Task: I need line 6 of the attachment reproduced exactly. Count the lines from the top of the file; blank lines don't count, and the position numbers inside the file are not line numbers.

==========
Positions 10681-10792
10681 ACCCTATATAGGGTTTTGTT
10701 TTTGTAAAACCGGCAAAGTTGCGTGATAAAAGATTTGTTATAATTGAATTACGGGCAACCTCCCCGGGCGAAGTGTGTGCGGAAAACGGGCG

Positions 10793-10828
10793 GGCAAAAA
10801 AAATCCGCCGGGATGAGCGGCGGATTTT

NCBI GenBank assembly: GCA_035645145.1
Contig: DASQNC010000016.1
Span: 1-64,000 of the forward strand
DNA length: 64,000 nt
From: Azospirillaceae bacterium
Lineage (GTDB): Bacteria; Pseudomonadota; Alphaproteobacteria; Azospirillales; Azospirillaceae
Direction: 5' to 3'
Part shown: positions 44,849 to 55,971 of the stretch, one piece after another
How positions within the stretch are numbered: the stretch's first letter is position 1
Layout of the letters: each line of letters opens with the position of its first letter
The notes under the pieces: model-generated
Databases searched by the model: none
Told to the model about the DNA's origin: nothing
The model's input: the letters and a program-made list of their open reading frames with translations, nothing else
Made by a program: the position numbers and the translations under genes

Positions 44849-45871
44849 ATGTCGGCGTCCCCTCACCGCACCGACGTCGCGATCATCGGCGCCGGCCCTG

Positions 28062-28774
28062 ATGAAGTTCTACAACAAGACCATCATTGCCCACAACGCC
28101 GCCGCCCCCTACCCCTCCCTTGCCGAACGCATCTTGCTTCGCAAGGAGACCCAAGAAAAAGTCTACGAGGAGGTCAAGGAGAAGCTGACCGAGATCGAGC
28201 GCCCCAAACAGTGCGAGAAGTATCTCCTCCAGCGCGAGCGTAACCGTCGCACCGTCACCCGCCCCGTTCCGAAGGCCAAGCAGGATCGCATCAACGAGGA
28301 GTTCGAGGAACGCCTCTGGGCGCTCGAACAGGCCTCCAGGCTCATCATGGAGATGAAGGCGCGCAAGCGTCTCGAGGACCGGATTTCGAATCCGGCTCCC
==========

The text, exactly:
10801 AAATCCGCCGGGATGAGCGGCGGATTTT